'All capitalism is vulture capitalism' - in conversation at City Lights * The fact that so many find it harder to envisage the end of capitalism than the end of the world has everything to do with the fact that the future of capital accumulation is foreclosed in a towering volume of debt as anti-value. For many, the only seeming hope is that some external intervention - an apocalyptic even of some sort - will save us. It will not. The only thing that can save us is an explicit winding down if not 'All capitalism is vulture capitalism' - in conversation at City Lights * The fact that so many find it harder to envisage the end of capitalism than the end of the world has everything to do with the fact that the future of capital accumulation is foreclosed in a towering volume of debt as anti-value. For many, the only seeming hope is that some external intervention - an apocalyptic even of some sort - will save us. It will not. The only thing that can save us is an explicit winding down if not demolition of the tower of debt that dictates our future. - pp 93 * Harvey defines capital as "value in motion." A capitalist society would be one organized according to the needs of this motion. In light of this, what to make of the truly shocking phenomenon of wealth hoarding by elites in the 21st century? If it were ever possible to honestly believe tax cuts to the rich caused wealth to "trickle down," that time is obviously past. The utter shamelessness of the latest tax bill seems to confirm this. Wealth doesn't trickle down; it goes offshore to tax havens. Obviously this is very bad news for the poor and non-elites in general. Perhaps a more vexing question is what it portends for capitalism itself. See this excellent piece in the Jacobin https://jacobinmag.com/2017/11/paradi... People who claim to love capitalism and care about capitalism thriving should be very worried about this, because what this concentration of capital in an increasingly small group of people’s hands means is that the economic system is ossifying. It’s going backwards towards feudalism, where wealth was tied up generation after generation among a very small group of families. That’s exactly what we see happening now. At a time when the rich seem to be decisively winning the class war, it's hard to believe capitalism could be on its last leg. Yet by the definitions Harvey proposes, some sort of epochal shift does seem to be underway. We appear to be headed toward a kind of postmodern neo-feudalism. * As a geographer and urbanist, Harvey is especially good on the subject of alienation. Marx himself did not deal with the subject much in Capital, volume 1. Given that it can't be measured the same way as inequality and exploitation, it may seem less real. Part of the romantic heritage to be retired for the sake of a more rigorous political economy. In fact, I think Harvey shows convincingly it's a necessary concept to make sense of the current flash-points of the global capitalist system. For instance, it may help provide some resolution to the endless, mostly sterile debates about whether Trump's election was caused by economic anxiety or purely cultural phenomena such as racism. Advocates of the latter can point out that by some metrics the economy was actually doing just fine. While this may be true, statistics often fail to account for the way capital disrupts people's lives and lived environments. For this, a more qualitative investigation is needed. Harvey provides this with his writing on cities.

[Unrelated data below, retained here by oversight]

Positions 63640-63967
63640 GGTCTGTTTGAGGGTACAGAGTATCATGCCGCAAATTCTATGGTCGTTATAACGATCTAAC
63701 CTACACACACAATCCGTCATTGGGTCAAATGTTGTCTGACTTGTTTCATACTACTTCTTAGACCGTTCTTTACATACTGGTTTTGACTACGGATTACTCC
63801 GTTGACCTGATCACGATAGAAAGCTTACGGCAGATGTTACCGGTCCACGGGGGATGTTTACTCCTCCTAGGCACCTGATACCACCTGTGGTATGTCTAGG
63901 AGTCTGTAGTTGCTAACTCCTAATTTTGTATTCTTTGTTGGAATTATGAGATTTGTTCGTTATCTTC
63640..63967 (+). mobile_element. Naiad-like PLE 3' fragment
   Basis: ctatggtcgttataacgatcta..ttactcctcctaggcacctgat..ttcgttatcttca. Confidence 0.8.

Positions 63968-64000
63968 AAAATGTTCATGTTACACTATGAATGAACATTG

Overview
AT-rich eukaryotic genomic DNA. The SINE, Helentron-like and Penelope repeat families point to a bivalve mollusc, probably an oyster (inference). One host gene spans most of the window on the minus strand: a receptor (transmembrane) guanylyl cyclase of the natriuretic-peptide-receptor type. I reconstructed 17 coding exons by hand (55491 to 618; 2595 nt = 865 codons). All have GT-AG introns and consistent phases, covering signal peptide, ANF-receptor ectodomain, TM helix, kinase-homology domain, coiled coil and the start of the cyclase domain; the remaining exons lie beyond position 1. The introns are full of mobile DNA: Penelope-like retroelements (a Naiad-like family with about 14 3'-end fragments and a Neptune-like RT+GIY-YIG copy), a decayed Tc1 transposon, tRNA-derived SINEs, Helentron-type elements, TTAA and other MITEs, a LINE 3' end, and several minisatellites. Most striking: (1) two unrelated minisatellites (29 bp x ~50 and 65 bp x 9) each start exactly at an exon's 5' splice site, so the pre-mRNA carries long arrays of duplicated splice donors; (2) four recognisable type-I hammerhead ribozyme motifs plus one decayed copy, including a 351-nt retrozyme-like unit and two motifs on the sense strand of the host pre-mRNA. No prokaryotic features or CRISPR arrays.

3. 5 out of 5